Jump To Top


How to get rid of bloating: ‘Mild’ physical activity shown to expel wind

Easy Ways to Live Well: Steph McGovern discusses bloating

When you subscribe we will use the information you provide to send you these newsletters.Sometimes they’ll include recommendations for other related newsletters or services we offer.Our Privacy Notice explains more about how we use your data, and your rights.You can unsubscribe at any time.

Stomach bloating is primarily the result of wind clogging up the digestive system. The causes of trapped wind can be numerous but diet is usually the main culprit. Measures aimed at expelling wind should therefore (in theory) receive bloating.

Exercise is regarded as one of the most effective means of expelling wind.

According to research published in The American Journal of Gastroenterology, mild exercise “enhances intestinal clearance and prevents retention of intestinal gas loads in healthy subjects”.

Researchers aimed to evaluate the beneficial effects of physical activity in patients with abdominal bloating.

Researchers monitored eight patients complaining of bloating, seven with irritable bowel syndrome – a digestive complaint that has bloating as a main symptom – and one with functional bloating.

For the mild exercise, researchers opted for intermittent pedalling (five minute with three-minute rest intervals.

The control group just rested to evaluate the impact of the mild exercise.

During rest, a significant proportion of the gas infused was retained in the gut.

However, retention was significantly lower during exercise, the researchers found.

Statins: What is the best time to take statins? [TIPS]
Back pain: Eight signs it’s serious [INSIGHT]
Diabetes type 2: Symptoms in feet [ADVICE]

“Mild physical activity enhances intestinal gas clearance and reduces symptoms in patients complaining of abdominal bloating,” the researchers concluded.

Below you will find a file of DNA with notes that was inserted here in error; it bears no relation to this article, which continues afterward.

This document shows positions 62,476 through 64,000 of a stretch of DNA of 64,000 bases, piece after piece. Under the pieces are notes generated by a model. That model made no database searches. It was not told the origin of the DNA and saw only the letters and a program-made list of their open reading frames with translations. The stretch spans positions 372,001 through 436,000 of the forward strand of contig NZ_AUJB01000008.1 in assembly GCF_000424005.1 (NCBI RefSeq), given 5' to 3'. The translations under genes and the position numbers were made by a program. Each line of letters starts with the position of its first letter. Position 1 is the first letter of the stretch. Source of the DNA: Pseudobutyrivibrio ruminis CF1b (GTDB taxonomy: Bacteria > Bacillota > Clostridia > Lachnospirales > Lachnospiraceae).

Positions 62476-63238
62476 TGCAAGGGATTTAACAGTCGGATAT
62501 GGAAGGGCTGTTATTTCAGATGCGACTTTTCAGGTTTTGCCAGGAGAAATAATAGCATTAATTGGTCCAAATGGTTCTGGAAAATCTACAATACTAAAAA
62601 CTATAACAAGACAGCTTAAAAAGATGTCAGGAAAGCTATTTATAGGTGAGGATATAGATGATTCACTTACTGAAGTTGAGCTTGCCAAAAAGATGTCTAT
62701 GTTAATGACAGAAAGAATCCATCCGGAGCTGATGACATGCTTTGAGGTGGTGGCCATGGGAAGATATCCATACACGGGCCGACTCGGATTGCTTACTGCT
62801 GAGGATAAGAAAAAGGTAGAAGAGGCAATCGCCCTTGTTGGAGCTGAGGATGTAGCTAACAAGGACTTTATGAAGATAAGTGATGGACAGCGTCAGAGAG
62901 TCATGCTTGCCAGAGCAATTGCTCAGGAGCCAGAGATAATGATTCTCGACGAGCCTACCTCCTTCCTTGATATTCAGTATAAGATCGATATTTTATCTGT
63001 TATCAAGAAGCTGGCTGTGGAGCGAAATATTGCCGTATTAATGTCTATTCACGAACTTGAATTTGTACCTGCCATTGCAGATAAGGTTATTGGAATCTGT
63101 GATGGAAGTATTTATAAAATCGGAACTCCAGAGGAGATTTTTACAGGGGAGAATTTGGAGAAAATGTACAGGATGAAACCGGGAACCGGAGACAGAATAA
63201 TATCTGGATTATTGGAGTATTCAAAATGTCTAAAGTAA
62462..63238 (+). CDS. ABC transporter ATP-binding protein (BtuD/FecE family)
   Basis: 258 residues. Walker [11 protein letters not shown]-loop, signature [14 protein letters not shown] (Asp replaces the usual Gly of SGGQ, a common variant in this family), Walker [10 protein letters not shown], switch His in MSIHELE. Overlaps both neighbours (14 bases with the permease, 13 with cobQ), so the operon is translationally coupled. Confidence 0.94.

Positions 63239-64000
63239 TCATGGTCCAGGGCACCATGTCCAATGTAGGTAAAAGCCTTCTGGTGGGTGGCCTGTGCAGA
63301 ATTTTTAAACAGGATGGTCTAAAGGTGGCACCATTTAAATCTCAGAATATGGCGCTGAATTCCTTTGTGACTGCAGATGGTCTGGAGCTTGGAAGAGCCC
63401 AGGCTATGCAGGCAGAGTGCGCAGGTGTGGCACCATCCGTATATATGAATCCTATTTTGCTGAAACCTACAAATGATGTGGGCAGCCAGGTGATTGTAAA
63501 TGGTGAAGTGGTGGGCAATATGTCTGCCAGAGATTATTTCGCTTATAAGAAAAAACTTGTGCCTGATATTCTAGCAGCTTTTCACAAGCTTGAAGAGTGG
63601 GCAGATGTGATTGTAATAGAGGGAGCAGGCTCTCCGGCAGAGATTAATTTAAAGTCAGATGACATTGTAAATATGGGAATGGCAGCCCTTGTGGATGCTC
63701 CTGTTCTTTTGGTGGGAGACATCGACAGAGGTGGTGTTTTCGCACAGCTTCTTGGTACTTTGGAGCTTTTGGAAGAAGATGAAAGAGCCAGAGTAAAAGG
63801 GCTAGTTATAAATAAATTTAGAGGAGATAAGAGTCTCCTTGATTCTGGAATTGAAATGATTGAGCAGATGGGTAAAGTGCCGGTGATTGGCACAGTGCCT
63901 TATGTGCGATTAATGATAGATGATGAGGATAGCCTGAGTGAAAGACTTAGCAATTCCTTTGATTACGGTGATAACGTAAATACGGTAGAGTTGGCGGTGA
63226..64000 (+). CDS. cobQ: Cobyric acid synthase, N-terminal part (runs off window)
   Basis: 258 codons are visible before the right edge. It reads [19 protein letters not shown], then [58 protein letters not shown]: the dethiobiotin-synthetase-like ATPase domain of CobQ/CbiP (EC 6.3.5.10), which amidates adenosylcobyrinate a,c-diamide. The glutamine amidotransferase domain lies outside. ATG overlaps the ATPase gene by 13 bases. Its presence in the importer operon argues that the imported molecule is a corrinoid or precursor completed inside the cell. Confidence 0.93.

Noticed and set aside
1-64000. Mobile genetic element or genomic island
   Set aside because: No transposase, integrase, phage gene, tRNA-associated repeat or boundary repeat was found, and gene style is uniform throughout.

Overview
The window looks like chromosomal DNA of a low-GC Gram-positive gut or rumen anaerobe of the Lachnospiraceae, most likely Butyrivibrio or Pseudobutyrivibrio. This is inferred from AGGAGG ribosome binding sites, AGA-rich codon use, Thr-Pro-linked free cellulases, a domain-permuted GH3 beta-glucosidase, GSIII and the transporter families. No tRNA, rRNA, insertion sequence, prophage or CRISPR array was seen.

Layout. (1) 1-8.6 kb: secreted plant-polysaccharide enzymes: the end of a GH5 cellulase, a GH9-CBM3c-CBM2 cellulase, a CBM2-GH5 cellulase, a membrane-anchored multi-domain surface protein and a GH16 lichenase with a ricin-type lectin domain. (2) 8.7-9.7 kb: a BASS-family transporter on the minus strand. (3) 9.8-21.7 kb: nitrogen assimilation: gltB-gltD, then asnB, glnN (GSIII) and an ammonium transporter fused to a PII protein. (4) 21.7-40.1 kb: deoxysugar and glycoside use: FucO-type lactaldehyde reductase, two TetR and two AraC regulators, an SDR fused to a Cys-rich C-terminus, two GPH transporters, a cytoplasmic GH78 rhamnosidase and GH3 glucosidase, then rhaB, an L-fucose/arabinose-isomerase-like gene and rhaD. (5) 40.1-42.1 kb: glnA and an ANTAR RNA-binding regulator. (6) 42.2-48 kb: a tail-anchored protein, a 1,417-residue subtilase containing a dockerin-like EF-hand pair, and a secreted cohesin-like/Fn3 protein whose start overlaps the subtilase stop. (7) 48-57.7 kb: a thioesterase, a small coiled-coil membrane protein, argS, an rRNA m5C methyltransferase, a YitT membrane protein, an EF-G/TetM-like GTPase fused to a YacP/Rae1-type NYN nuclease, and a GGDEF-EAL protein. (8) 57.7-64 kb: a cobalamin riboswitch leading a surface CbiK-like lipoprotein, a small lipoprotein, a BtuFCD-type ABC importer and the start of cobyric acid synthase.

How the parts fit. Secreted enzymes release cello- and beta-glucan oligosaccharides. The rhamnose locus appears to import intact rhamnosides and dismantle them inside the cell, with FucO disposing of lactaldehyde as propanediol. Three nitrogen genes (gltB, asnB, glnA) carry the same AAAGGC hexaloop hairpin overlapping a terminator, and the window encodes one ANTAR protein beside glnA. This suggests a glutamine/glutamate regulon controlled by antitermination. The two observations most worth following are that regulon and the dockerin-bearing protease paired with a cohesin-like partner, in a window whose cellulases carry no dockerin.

Other key tips to alleviate bloating

A handy self-tip for alleviating bloating is to keep a food diary.

As the NHS explains, noting everything that you eat and drink and when bloating troubles you most can help you to identify the word offenders.

It may reveal whether you have a food intolerance, for example.

A food intolerance is difficulty digesting certain foods and having an unpleasant physical reaction to them.

According to the NHS, a food intolerance can lead to bloating when:

Your bowel does not empty properly

  • The food causes gas to be trapped
  • Too much gas is produced as a reaction to the food.

“The most common foods to cause problems are wheat or gluten and dairy products,” says the health body.

It adds: “The best approach if you have a food intolerance is to eat less of the problem food or cut it out completely.”

Sometimes treating belly bloat requires a multifaceted approach.

“It’s often a case of using traditional approaches in combination with the newer approach of thinking of bloating as a sensory issue,” explained Dr Kyle Staller, a gastroenterologist at Harvard-affiliated Massachusetts General Hospital.

According to Harvard Health, your doctor or a gastroenterologist can help you resolve belly bloat.

“It may require some trial and error,” notes the health body.

Source: Read Full Article

  • Posted on March 11, 2021